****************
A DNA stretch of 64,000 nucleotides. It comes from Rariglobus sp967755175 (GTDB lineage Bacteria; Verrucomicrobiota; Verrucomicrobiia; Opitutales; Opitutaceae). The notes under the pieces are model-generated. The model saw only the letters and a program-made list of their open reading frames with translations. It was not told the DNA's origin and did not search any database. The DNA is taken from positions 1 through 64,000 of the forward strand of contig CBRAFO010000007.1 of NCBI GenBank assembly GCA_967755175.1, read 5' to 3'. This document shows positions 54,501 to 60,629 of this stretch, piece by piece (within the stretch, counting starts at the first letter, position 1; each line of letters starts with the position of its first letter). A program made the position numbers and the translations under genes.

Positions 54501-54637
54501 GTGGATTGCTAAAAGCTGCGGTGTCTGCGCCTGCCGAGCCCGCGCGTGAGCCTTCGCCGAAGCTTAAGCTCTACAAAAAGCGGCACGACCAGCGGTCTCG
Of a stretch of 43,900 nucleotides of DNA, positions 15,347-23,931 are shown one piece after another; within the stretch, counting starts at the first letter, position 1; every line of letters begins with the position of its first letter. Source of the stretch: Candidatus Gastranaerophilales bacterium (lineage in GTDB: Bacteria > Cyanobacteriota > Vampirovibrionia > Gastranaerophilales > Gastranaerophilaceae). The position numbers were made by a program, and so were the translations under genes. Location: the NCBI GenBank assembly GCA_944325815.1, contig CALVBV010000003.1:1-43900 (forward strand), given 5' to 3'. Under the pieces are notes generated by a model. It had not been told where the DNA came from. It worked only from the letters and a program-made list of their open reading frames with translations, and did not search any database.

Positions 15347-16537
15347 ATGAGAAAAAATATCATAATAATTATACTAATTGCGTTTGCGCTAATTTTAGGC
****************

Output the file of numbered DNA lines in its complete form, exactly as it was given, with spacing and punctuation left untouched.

A DNA stretch of 64,000 nucleotides. It comes from Rariglobus sp967755175 (GTDB lineage Bacteria; Verrucomicrobiota; Verrucomicrobiia; Opitutales; Opitutaceae). The notes under the pieces are model-generated. The model saw only the letters and a program-made list of their open reading frames with translations. It was not told the DNA's origin and did not search any database. The DNA is taken from positions 1 through 64,000 of the forward strand of contig CBRAFO010000007.1 of NCBI GenBank assembly GCA_967755175.1, read 5' to 3'. This document shows positions 54,501 to 60,629 of this stretch, piece by piece (within the stretch, counting starts at the first letter, position 1; each line of letters starts with the position of its first letter). A program made the position numbers and the translations under genes.

Positions 54501-54637
54501 GTGGATTGCTAAAAGCTGCGGTGTCTGCGCCTGCCGAGCCCGCGCGTGAGCCTTCGCCGAAGCTTAAGCTCTACAAAAAGCGGCACGACCAGCGGTCTCG
Of a stretch of 43,900 nucleotides of DNA, positions 15,347-23,931 are shown one piece after another; within the stretch, counting starts at the first letter, position 1; every line of letters begins with the position of its first letter. Source of the stretch: Candidatus Gastranaerophilales bacterium (lineage in GTDB: Bacteria > Cyanobacteriota > Vampirovibrionia > Gastranaerophilales > Gastranaerophilaceae). The position numbers were made by a program, and so were the translations under genes. Location: the NCBI GenBank assembly GCA_944325815.1, contig CALVBV010000003.1:1-43900 (forward strand), given 5' to 3'. Under the pieces are notes generated by a model. It had not been told where the DNA came from. It worked only from the letters and a program-made list of their open reading frames with translations, and did not search any database.

Positions 15347-16537
15347 ATGAGAAAAAATATCATAATAATTATACTAATTGCGTTTGCGCTAATTTTAGGC